Last Friday on Wall Street, U.S. stocks turned in their biggest weekly loss in nearly two months.
The S&P 500 index rose 11.20 points to 2,863.70. It ended down 2.3% for the week. The Dow Jones Industrial Average gained 0.3% to 23,685.42. The Nasdaq composite added 0.8% to 9,014.56.
FEDERAL RESERVE-POWELL- ‘60 MINUTES’
Powell: Recovery may begin by summer, will likely be slow
WASHINGTON (AP) — Federal Reserve Chair Jerome Powell is expressing optimism that the U.S. economy can begin to recover from a devastating recession in the second half of the year, assuming the coronavirus doesn’t erupt in a second wave.
But he suggested in an interview with CBS’s “60 Minutes” that a full recovery won’t likely be possible before the arrival of a vaccine.
Powell says the economy was fundamentally healthy before the virus struck suddenly and forced widespread business shutdowns and tens of millions of layoffs. He says once the outbreak has been contained, the economy should be able to rebound “substantially.”
In the interview with CBS, Powell played down comparisons to the Depression. While acknowledging that unemployment could peak near the Depression high of 25%, he said U.S. banks are far healthier now and that the Fed and other central banks are much more able and willing to intervene to bolster economies than they were in the 1930s.
U.S. restriction on chipmakers deals critical blow to Huawei
HONG KONG (AP) — The latest U.S. sanctions on Huawei threaten to devastate China’s first global tech competitor, escalating a feud with Beijing that could disrupt technology industries worldwide.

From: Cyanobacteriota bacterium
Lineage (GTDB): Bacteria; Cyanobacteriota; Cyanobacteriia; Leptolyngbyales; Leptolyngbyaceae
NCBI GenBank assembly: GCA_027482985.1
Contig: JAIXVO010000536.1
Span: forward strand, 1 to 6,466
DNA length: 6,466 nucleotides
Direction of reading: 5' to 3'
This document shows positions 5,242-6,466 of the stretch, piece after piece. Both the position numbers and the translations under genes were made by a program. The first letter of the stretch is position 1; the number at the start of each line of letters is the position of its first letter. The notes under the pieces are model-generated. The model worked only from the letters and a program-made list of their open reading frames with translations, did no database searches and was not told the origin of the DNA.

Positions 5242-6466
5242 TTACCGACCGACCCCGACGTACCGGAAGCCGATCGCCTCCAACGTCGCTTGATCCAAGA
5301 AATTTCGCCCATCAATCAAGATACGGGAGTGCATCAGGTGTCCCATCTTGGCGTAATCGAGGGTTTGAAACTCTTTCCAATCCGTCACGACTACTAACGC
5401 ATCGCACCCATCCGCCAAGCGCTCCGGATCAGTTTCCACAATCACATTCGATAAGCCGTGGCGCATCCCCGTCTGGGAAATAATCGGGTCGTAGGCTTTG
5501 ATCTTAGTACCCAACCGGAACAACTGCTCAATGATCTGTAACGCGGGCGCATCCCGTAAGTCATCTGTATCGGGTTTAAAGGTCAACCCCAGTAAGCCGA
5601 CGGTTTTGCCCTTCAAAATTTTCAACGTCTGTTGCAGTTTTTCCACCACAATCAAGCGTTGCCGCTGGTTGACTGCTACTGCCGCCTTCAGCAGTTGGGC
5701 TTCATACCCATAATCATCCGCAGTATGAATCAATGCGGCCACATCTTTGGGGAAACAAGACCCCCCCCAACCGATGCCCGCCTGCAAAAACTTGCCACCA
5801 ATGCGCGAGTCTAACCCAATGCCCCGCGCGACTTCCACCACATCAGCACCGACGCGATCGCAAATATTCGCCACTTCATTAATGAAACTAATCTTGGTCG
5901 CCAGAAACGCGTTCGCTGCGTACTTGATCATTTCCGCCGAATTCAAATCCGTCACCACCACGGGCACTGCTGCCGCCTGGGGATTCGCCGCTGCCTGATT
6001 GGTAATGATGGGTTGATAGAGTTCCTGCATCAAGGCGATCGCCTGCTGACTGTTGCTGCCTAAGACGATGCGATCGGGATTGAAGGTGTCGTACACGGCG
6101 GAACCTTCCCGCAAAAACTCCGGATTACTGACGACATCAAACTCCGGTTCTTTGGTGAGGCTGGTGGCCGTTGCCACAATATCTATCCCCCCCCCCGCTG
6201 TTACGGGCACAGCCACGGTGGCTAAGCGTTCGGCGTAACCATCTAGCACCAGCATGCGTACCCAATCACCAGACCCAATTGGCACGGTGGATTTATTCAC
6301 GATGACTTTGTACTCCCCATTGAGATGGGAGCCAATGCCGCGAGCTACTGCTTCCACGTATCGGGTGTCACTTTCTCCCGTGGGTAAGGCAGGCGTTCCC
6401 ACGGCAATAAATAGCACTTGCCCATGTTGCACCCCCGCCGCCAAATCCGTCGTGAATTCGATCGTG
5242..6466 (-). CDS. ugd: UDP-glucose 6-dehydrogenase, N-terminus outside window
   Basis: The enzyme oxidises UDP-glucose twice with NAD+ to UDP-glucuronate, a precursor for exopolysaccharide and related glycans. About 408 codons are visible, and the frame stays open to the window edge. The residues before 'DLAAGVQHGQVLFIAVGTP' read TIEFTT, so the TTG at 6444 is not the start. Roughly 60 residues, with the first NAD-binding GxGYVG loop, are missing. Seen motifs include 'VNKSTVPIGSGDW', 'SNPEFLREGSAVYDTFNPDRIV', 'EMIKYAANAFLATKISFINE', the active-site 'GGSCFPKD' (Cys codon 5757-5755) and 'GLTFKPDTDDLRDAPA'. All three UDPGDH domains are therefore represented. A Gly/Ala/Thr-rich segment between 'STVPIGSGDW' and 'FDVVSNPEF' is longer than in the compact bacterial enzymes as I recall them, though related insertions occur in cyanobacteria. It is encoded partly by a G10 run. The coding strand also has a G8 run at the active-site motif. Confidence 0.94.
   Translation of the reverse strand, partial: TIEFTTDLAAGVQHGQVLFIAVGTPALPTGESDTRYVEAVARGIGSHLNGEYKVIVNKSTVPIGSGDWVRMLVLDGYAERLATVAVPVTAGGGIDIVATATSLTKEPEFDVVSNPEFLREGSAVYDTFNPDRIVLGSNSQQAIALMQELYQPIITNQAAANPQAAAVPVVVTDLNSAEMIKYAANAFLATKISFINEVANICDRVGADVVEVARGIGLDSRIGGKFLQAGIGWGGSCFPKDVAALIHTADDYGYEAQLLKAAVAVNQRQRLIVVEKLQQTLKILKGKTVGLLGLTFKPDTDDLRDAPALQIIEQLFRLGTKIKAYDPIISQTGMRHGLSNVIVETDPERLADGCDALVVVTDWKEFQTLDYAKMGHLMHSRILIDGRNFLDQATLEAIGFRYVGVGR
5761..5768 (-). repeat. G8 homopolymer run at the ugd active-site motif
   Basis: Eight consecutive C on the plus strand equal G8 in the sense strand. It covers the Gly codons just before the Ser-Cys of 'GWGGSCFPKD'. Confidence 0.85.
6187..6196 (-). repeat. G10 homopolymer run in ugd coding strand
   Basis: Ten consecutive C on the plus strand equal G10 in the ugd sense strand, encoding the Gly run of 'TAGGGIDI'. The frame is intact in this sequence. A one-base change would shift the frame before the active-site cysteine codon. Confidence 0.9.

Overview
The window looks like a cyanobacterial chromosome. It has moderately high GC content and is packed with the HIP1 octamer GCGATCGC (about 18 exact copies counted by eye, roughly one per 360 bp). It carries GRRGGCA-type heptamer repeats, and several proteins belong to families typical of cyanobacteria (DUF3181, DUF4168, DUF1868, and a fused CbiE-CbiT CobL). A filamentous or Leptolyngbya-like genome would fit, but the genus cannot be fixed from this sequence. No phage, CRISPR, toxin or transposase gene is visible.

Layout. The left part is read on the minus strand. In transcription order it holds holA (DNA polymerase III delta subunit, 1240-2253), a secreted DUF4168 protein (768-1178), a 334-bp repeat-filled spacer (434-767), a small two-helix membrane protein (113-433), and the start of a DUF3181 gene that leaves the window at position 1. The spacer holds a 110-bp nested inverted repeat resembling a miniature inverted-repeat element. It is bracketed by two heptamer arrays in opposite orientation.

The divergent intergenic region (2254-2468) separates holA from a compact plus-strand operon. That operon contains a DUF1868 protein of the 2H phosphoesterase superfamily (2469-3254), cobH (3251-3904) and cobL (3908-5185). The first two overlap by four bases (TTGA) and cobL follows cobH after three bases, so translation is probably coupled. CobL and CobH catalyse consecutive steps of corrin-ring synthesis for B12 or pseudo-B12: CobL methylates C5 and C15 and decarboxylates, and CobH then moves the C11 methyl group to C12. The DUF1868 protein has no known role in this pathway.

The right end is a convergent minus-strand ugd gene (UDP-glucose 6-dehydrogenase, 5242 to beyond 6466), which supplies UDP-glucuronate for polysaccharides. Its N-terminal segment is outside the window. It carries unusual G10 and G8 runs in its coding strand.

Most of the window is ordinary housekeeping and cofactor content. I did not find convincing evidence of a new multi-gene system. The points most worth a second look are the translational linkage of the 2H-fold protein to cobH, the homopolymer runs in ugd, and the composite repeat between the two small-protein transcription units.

Huawei Technologies Ltd. is one of the world’s biggest producers of smartphones and network equipment, but that business is in jeopardy after Washington announced restrictions on use of American technology by foreign companies that produce its processor chips.
Huawei has few alternatives if Washington refuses to allow its suppliers of processor chips to use American technology, as local chip manufacturers continue to lag behind global makers when it comes to producing advanced chipsets.
Alibaba’s Jack Ma quits board of Japan’s struggling SoftBank
TOKYO (AP) — Chinese billionaire Jack Ma is stepping down from the board of SoftBank Group Corp., as the Japanese technology company struggles over its risky investments such as office-sharing venture WeWork.
Tokyo-based SoftBank announced Ma’s resignation today, ahead of releasing financial results. It did not say why he is leaving.
Ma, co-founder of Chinese e-commerce giant Alibaba, has been focusing on philanthropy lately, such as donating masks and test kits to help in the efforts against the new coronavirus pandemic.
SoftBank also announced three new board members.
Japan’s growth drops amid pandemic, worse times likely ahead
TOKYO (AP) — Japan’s economic growth plunged into recession in the first quarter as the coronavirus pandemic squelched production, exports and spending.
The Cabinet Office reports a drop of 3.4% annual pace in gross domestic product for the January-March quarter. Exports dove 21.8%. Private residential investments slipped nearly 17%, and household consumption edged down 3.1%. Things are likely to worsen as the world’s third-largest economy undergoes its biggest challenge since World War II.
CHURCH SERVICES-ZOOM OUTAGES